In her second post on the issue, Simcha Fisher shared a post on the alumni site from a female member citing “the recent controversy that has broken out regarding campus policies and procedures regarding sexual assault.” The woman then suggested a counter-initiative:
“It is my belief, and has been my experience, that the culture of Christendom College promotes the dignity, inherent worth, freedom, and safety of all women on campus, in the community, and the world at large. This page is for the collecting the personal testimonies of female alumni and students who know first hand the ways in which Christendom culture, faculty, staff, and community members do this.”

Simcha Fisher reported that the subsequent “positive testimonies” titled “A Letter about Christendom College Culture” were e-mailed to her, citing the school as a “pocket of fresh air offering an oasis away from the sewage of the culture at large.”

Some female alumni and their supporters might counter that some of that cultural “sewage” has leaked onto campus. – And if so, perhaps it flowed a shorter distance than the secular world at large. Court filings in a civil suit surrounding the case of then Human Life International President Father Thomas Euteneuer indicate the “rock star” of the “pro-life” movement began sexually-abusive exorcisms on a woman he had installed as his secretary on the Shenandoah Shores Road HLI campus in 2008, culminating with Euteneuer’s removal from HLI’s own institutional “bubble” in 2011 and return to his home diocese in Florida by his bishop; and an apology for “lapses in judgment” issued by the priest.

The civil suit was filed by Euteneuer’s victim in 2012, the year Adele Smith graduated from Christendom College.

A chapel and statue near the south entrance to the Shenandoah Shores Road school – Photo/Roger Bianchini

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Governor Northam COVID-19 update briefing – August 5, 2020; rapid testing, Tropical Storm Isaias, restrictions in Hampton Roads area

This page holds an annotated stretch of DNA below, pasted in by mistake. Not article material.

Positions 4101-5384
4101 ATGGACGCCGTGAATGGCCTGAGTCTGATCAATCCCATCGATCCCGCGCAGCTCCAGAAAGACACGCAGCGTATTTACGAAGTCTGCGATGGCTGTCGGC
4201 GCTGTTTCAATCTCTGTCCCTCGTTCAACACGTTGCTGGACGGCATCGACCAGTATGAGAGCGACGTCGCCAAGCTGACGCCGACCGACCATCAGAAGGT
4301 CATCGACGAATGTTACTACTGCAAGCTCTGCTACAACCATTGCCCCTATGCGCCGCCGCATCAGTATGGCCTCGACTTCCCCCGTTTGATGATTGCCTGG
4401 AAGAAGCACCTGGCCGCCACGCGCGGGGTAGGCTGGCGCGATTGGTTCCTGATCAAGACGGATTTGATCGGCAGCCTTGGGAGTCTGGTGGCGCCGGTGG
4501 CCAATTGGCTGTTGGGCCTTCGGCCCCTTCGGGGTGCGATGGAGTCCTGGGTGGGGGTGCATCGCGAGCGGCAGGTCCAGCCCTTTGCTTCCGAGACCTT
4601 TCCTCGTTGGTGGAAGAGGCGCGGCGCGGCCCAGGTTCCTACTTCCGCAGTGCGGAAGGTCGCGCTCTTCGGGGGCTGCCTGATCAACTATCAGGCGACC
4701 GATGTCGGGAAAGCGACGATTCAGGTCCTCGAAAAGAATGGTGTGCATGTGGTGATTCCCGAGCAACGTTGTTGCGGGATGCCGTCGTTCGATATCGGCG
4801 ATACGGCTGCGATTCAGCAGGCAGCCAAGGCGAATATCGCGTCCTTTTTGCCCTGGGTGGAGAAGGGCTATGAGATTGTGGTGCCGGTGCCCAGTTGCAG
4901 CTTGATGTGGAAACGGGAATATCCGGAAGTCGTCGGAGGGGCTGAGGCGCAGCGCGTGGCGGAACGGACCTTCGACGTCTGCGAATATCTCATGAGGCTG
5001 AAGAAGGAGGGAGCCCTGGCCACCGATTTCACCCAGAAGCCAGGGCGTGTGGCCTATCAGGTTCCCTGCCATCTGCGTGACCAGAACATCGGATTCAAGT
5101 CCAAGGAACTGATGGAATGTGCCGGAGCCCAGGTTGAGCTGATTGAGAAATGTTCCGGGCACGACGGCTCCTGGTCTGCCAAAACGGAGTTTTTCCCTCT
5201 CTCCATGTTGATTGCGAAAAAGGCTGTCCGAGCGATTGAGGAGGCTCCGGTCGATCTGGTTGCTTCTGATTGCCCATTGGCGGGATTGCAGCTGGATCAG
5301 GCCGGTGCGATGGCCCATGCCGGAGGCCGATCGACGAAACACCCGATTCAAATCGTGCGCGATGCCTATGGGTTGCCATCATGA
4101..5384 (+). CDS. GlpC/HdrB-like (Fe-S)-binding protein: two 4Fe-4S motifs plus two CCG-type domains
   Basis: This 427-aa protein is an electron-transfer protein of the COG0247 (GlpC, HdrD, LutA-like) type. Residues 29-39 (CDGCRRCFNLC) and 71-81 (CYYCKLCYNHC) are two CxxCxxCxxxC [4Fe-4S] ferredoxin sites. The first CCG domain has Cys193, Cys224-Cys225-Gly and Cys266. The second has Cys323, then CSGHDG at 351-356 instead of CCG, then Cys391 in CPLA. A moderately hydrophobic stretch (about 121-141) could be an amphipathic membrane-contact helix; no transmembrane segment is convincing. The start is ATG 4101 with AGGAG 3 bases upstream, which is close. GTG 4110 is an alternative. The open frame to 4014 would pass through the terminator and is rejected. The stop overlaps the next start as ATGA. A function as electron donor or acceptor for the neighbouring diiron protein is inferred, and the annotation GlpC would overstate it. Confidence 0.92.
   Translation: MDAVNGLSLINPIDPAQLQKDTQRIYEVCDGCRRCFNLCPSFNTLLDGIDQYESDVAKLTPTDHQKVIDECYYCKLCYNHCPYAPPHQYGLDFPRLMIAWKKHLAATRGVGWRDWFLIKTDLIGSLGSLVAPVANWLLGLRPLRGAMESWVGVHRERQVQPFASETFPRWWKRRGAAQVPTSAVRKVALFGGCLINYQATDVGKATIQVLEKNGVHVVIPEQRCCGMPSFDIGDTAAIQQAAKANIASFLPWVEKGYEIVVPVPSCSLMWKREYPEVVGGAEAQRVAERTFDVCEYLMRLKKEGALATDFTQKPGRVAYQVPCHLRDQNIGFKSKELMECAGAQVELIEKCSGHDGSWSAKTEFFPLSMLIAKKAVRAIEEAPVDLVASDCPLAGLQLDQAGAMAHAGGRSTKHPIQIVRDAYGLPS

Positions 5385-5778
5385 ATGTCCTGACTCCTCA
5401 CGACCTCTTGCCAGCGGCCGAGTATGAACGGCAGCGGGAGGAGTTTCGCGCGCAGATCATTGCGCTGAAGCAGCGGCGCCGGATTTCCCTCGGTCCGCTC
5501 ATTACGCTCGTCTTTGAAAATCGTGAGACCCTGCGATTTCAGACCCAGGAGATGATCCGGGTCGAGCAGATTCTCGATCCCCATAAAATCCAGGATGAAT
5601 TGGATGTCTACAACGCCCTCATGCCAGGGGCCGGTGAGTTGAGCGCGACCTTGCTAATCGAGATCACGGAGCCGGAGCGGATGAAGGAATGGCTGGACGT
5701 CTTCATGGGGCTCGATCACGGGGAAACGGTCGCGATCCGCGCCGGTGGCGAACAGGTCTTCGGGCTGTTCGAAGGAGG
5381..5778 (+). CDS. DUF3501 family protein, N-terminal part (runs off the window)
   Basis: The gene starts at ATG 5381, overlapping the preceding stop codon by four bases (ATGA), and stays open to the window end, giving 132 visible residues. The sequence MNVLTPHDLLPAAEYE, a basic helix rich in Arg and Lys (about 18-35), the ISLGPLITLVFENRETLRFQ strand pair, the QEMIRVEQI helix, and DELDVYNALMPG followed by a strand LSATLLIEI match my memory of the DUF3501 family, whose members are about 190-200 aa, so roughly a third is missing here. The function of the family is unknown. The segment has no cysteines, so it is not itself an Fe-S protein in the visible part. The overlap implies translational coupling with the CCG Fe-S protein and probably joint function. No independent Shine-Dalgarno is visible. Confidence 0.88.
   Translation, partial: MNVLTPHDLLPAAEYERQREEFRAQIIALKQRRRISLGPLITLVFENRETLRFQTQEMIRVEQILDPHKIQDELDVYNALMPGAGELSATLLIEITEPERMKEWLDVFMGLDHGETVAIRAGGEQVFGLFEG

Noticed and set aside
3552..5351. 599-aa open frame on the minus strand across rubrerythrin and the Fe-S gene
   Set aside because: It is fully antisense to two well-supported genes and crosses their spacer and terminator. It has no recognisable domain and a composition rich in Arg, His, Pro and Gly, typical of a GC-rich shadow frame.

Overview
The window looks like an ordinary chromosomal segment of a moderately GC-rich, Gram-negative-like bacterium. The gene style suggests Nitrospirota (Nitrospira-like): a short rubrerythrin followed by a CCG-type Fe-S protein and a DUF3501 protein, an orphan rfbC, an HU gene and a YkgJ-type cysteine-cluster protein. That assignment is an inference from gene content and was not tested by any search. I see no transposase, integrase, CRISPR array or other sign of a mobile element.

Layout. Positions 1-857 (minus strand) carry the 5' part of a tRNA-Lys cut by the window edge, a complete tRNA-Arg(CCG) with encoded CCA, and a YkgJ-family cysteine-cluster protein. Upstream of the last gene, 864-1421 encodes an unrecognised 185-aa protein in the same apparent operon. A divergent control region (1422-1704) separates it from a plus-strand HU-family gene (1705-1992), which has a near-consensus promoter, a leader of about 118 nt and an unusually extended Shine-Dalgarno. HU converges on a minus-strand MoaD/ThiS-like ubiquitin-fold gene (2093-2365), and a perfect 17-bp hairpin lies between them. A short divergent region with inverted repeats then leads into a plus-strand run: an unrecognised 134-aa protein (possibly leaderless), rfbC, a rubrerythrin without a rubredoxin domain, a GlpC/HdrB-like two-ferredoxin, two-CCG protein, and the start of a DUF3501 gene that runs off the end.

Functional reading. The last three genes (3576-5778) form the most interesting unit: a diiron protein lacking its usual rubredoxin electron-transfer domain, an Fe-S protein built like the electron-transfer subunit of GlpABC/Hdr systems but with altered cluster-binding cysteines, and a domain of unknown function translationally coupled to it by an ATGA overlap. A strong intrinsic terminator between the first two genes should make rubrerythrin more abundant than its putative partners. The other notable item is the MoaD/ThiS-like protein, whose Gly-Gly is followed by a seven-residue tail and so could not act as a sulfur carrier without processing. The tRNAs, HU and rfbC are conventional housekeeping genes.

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Governor Northam joins the Virginia Emergency Support Team to share the latest updates on the COVID-19 response. Here are the highlights:

  • COVID-Wise app to send alerts to those who have been in close contact with someone who has tested positive for COVID-19. The app is free, and voluntary, to download and use.
  • Joining 7 states to expand the use of rapid antigen testing.
  • Feds to continue to fund the majority of the National Guard’s presence in Virginia in response to both COVID-19 and tropical storms such as Isaias.
  • Increased restrictions remain in place in the Hampton Roads area.
  • Case counts have begun to slowly rise throughout most of Virginia, with a sharp rise in the Eastern Region. Seeing about 1,000 new cases per day, which is similar to the number of new cases per day at the peak. Averaging, statewide, between 15,000 and 20,000 tests per day. Statewide percent positivity is 7.2%.
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Fauquier Health Wellness Center set to re-open August 17th

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Wellness Center Rehabilitation Patients Prior to COVID-19 Pandemic.

Fauquier Health is excited to share that the Wellness Center Gym will begin it’s phased reopening on Monday, August 17, 2020. This includes the Diabetes Education and Massage Therapy.